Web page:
Sonic story

Haven Magazine - - EDUCATION -

One Bris­bane teacher is prov­ing the power of sound, the ther­apy in mu­sic and the fun in drums.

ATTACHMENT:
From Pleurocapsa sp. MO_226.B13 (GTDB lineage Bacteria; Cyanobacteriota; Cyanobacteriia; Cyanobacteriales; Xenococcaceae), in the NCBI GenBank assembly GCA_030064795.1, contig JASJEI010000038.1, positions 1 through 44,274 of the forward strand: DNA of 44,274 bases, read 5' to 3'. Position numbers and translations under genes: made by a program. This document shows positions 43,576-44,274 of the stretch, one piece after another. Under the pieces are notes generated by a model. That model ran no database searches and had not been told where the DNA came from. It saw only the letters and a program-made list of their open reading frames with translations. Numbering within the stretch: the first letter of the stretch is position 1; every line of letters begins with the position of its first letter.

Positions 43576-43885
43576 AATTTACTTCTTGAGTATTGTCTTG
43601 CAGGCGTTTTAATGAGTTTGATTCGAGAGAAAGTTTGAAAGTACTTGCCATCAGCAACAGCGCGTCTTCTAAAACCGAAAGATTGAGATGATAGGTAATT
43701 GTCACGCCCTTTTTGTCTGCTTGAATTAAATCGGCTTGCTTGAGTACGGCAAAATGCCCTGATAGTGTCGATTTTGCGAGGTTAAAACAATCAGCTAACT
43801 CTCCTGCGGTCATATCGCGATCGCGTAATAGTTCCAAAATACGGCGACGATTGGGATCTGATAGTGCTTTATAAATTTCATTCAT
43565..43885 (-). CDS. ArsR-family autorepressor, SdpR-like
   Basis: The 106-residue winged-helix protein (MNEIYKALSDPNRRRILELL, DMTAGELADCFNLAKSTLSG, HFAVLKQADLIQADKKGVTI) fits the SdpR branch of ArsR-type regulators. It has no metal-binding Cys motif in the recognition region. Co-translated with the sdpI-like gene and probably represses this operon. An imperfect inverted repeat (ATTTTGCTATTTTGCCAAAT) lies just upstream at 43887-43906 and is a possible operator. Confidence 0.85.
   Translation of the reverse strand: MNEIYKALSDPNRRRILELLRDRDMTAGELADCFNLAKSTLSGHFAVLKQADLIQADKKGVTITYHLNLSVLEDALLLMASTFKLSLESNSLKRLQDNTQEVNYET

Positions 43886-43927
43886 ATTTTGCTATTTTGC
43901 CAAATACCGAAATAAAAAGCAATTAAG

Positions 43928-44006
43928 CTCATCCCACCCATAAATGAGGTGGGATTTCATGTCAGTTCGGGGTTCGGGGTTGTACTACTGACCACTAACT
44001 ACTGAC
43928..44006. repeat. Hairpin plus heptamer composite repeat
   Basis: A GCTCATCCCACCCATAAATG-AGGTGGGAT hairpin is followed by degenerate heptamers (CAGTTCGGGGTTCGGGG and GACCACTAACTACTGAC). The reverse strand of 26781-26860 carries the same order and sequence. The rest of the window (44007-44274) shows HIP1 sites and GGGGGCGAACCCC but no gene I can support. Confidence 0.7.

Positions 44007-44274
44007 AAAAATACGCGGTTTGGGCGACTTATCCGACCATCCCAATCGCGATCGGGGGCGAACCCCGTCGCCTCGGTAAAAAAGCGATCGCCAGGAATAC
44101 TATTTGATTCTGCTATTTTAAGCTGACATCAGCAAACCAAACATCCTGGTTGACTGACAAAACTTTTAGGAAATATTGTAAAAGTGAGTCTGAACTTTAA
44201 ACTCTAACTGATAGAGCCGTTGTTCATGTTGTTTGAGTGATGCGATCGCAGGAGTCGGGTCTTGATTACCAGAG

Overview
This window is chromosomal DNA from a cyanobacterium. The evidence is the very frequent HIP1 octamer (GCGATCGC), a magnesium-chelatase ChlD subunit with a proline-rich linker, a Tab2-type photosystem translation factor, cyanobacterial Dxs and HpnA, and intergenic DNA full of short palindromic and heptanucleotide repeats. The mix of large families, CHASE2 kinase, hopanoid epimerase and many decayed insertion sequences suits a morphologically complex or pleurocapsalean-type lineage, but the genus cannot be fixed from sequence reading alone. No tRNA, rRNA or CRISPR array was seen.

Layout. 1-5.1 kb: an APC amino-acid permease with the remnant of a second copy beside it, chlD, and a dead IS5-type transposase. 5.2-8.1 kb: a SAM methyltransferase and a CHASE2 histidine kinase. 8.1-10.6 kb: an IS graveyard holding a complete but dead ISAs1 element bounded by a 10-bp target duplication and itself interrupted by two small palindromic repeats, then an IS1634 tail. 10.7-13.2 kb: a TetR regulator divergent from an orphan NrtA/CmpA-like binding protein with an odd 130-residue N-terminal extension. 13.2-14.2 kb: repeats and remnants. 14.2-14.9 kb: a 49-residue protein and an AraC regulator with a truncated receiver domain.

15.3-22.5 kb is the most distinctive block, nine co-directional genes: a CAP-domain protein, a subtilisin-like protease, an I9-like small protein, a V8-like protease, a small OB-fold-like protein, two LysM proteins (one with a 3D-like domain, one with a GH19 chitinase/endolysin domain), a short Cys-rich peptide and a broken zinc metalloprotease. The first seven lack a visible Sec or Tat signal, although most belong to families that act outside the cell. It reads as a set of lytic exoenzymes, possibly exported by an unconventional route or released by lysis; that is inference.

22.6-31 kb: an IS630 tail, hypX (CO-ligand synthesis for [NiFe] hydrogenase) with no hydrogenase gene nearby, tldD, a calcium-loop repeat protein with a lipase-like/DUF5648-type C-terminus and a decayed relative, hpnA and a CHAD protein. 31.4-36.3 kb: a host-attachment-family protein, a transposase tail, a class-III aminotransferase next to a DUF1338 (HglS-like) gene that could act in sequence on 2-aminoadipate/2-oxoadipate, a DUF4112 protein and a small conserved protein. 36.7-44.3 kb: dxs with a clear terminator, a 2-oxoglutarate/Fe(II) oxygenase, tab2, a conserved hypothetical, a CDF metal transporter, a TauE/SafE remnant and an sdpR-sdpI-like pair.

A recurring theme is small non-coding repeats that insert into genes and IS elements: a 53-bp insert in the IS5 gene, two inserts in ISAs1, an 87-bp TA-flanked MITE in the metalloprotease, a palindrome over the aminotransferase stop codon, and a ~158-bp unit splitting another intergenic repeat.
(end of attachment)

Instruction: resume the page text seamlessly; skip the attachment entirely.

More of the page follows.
There’s im­mense power in mu­sic. Have you ever found your­self belt­ing out big lyrics in the pri­vacy of your car while driv­ing? Danc­ing to mu­sic while do­ing some mun­dane house­work? Tap­ping along to a song play­ing in the back­ground at a shop? And in ex­pe­ri­ences like these, have you no­ticed how the mu­sic has changed your mood, spurred mem­o­ries and evoked emo­tion? No one knows the power of mu­sic more than mu­sic teacher Doug De Jong of Chisholm Catholic Col­lege at Cor­nu­bia, on Bris­bane’s south­side. A life­long mu­si­cian, Doug’s world was flipped on its head when he was 23 and lost his sis­ter, aged 18 at the time, to mur­der. Doug ad­mits to spend­ing the best part of the 18 years since that grue­some and fate­ful day look­ing for un­der­stand­ing. And most times, he’d find sparks of the an­swers he sought in one of his gui­tars, or in the notes of a song he’d write. Just re­cently, Doug re­leased an EP, “Post Trau­matic Ex­press“, uniquely cap­tur­ing Kübler-ross’s fa­mous ‘Five Stages of Grief’ in in­stru­men­tal mu­sic (find it on Spo­tify and itunes). So im­pressed with Doug’s tal­ent was Grammy Award win­ning uber-gui­tarist Steve Vai that, af­ter ‘shred­ding’ with the Bris­ban­ite on stage in Cal­i­for­nia, Steve or­gan­ised for his own pro­ducer to master Doug’s EP. While the EP has been per­son­ally cathar­tic, Doug hopes that it will also sup­port oth­ers, es­pe­cially his stu­dents. “In our Western cul­ture, death is such a ta­boo sub­ject. But de­pres­sion is real. Grief is real,” he says. “I’d hope the EP could stim­u­late healthy, peer-based con­ver­sa­tion. It might mean a young per­son is bet­ter pre­pared to deal with a death – it could be some­thing in their toolkit that they could call on.” On In­ter­na­tional Men’s Day later this month (Novem­ber 19), Doug will tell his re­mark­able story as guest speaker at a lunch hosted by River 94.9 break­fast show host Paul ‘Campo’ Cam­pion at the Trea­sury Casino. When he’s not in­spir­ing au­di­ences, teach­ing mu­sic at school, teach­ing gui­tar and drums af­ter hours, en­gi­neer­ing new artists from his stu­dio and play­ing in his pub band, Doug also heads up Chisholm’s ‘Drum­line’ – writ­ing and chore­ograph­ing 11 stu­dent per­cus­sion­ists who per­form com­pet­i­tively – com­plete with stick tricks and light show (think Led-pow­ered drum­sticks!). As an ed­u­ca­tor, Doug is a fierce pro­po­nent for stu­dents learn­ing mu­sic. He en­cour­ages par­ents to con­sider mu­sic as a po­ten­tial op­tion for their kids’ ex­tra-cur­ric­u­lar stud­ies. “Most times, it’s the mu­sic it­self that is the teacher,” he says. Bris­bane reg­is­tered mu­sic ther­a­pist Karen Rich­mond ex­plains mu­sic ther­apy as “the in­ten­tional use of mu­sic to ac­tively sup­port peo­ple in their health, func­tion­ing and well­be­ing”. Karen agrees with Doug in that mu­sic can be a pow­er­ful tool, and es­pe­cially so for young chil­dren in the de­vel­op­ment of so­cial and emo­tional skills, mo­tor skills and cog­ni­tion. “Other ways mu­sic can act as a ther­apy for chil­dren is by re­duc­ing stress and ag­i­ta­tion and it can help con­trol be­hav­iours and im­prove self-reg­u­la­tion and aware­ness. Par­tic­i­pat­ing in ac­tive mu­sic mak­ing ac­ti­vates the brain, help­ing join path­ways and fir­ing up lit­tle minds in ways no other sin­gle ac­tiv­ity can,” she says. “Mu­sic in the early years en­cour­ages all as­pects of a child’s de­vel­op­ment and can also as­sist with bond­ing and re­la­tion­ships,” Karen says. “It can be a tool for teach­ing dif­fer­ent aca­demic con­cepts as well, as it is mo­ti­vat­ing and fun.”

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